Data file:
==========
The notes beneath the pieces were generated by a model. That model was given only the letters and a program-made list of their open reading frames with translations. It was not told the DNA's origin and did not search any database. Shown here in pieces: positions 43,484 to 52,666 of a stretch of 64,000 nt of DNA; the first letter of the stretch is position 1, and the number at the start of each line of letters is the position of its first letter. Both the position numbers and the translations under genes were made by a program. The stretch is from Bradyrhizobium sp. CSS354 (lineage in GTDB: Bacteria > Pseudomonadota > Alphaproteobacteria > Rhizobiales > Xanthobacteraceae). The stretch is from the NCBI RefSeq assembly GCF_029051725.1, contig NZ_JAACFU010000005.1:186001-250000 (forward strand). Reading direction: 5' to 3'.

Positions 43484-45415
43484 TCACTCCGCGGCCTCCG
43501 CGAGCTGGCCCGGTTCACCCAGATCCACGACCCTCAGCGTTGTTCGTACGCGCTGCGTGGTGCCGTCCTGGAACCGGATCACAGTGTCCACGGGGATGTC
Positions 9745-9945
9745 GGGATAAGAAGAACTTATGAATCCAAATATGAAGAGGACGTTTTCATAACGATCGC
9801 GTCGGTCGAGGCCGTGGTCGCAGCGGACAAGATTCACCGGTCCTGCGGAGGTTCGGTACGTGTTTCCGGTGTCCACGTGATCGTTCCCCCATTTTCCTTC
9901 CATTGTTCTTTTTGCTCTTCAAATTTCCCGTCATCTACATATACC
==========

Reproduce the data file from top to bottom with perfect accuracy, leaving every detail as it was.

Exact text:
The notes beneath the pieces were generated by a model. That model was given only the letters and a program-made list of their open reading frames with translations. It was not told the DNA's origin and did not search any database. Shown here in pieces: positions 43,484 to 52,666 of a stretch of 64,000 nt of DNA; the first letter of the stretch is position 1, and the number at the start of each line of letters is the position of its first letter. Both the position numbers and the translations under genes were made by a program. The stretch is from Bradyrhizobium sp. CSS354 (lineage in GTDB: Bacteria > Pseudomonadota > Alphaproteobacteria > Rhizobiales > Xanthobacteraceae). The stretch is from the NCBI RefSeq assembly GCF_029051725.1, contig NZ_JAACFU010000005.1:186001-250000 (forward strand). Reading direction: 5' to 3'.

Positions 43484-45415
43484 TCACTCCGCGGCCTCCG
43501 CGAGCTGGCCCGGTTCACCCAGATCCACGACCCTCAGCGTTGTTCGTACGCGCTGCGTGGTGCCGTCCTGGAACCGGATCACAGTGTCCACGGGGATGTC
Positions 9745-9945
9745 GGGATAAGAAGAACTTATGAATCCAAATATGAAGAGGACGTTTTCATAACGATCGC
9801 GTCGGTCGAGGCCGTGGTCGCAGCGGACAAGATTCACCGGTCCTGCGGAGGTTCGGTACGTGTTTCCGGTGTCCACGTGATCGTTCCCCCATTTTCCTTC
9901 CATTGTTCTTTTTGCTCTTCAAATTTCCCGTCATCTACATATACC